I had close calls at least once per week with cars and trucks. Usually trucks. With big tires and fake testicles hanging from the rear bumper.

Then my I started wearing more cycling-specific gear - pants with reflectors along the sides, bright orange jackets, etc. And it seemed like the close calls got less and less.

Then I woke up and realized that it had nothing to do with my clothing or looking like a "cyclist," but rather was that my route changed so that I rode less roadways and more bike trails. I still generally fall into the dirtbag cycling category. And I love thrift shops.

Now that I am back to a fairly even mix of road and trail, I have a lot more close calls again. Or, rather, just those events that make me feel less than comfortable - a truck passing too closely, or a car riding my ass to the light and then gunning it around me in the intersection.

I read somewhere that many drivers unconsciously do not see cyclists as human and this is where many of the conflicts come from. I don't know anything about that. Instead, I think that here in Alaska, there are a few things that cause drivers to treat cyclists and pedestrians so poorly and that these things can be extended to how people here treat each other in general.

I'm trying here. Trying to make connections that still are only ideas in my head. Or maybe I'm trying to find answers for what I read in this article my wife sent me:

I don't want to belittle things, but I really think that the same behaviors and attitudes that allow so many in this state to metaphorically and literally spit on the homeless, get violently argumentative about user rights on public trails, run down cyclists and pedestrians, and even deface public schools by tagging them with swastikas or starting their playgrounds on fire are the same types of attitudes that allow rape to be such an epidemic in this state. It is institutionalized here - the victim is to blame.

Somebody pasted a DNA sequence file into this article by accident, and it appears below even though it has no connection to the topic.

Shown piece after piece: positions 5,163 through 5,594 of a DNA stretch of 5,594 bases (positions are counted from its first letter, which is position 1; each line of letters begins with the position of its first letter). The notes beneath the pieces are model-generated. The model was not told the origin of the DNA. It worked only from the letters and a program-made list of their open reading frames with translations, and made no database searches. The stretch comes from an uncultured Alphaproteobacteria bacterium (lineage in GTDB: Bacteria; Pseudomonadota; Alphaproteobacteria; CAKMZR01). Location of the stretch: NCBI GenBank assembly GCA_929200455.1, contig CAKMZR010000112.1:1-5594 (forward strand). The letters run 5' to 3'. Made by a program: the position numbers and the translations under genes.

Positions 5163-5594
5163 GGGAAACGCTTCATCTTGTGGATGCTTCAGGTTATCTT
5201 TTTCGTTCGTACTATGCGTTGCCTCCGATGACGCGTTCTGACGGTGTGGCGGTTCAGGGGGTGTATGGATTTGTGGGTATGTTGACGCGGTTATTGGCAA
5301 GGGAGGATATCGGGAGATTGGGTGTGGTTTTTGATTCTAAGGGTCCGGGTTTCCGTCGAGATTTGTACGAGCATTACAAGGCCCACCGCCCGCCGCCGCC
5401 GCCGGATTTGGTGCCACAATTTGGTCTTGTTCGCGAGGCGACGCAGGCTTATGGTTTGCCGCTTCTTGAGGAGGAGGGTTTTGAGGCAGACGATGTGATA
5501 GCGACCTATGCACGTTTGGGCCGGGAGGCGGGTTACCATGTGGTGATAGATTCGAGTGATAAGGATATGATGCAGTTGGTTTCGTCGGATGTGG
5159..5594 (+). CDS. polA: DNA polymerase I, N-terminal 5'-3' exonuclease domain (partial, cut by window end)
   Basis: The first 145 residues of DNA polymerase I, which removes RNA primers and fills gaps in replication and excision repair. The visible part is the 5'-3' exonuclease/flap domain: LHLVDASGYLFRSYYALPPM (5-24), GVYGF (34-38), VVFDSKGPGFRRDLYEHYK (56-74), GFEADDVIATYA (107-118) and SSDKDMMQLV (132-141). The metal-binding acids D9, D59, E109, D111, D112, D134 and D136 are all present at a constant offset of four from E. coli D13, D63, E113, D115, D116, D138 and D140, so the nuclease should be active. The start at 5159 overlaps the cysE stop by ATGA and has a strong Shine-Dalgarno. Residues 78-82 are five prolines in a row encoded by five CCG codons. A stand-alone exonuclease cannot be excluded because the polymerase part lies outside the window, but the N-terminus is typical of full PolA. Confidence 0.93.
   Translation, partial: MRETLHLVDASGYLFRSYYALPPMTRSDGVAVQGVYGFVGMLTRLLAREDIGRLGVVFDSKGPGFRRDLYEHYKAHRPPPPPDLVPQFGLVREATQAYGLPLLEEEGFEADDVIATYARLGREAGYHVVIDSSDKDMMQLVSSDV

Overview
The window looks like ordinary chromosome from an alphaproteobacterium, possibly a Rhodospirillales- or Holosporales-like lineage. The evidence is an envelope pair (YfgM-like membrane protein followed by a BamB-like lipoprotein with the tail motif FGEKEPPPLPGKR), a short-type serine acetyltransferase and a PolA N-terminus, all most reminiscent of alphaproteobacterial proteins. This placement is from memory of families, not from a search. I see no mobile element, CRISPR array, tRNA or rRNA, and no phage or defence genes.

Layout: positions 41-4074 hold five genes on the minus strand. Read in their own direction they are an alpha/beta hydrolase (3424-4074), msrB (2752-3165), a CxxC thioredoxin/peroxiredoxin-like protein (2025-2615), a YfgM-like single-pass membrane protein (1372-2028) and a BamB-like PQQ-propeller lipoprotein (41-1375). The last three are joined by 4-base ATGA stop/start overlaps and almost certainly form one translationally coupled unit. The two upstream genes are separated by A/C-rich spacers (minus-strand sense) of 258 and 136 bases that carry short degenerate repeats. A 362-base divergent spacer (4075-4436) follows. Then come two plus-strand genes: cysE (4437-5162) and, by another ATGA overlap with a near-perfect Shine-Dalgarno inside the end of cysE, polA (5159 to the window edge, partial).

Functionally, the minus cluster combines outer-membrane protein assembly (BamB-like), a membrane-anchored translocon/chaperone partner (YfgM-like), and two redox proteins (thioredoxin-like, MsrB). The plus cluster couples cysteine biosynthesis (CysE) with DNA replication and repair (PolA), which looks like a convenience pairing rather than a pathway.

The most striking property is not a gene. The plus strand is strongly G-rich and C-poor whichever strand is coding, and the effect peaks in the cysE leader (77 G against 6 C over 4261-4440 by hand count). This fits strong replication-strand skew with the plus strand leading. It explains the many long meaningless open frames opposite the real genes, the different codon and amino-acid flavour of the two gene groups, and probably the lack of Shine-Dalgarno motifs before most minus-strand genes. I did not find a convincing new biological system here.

I hope that I can become more eloquent and cognizant about this topic someday. I just don't know. I just can't get my head around the how and the why. And it scares me. It really, really does.

Tuesday, February 4, 2014

Stop Me if You Think You've Heard This One Before

I was detained...

Naw. Not really. If anything, I've been getting places faster this week than normal. It seems like it took me no time at all to get home last night and getting into to work this morning was likewise seemingly faster than normal.

I have no really thoughts as to why this may be. I think it probably has to do with the feeling in my head, caused by a glut of snot in my sinuses, of swimming in the ether. Ephemera? I don't know, man.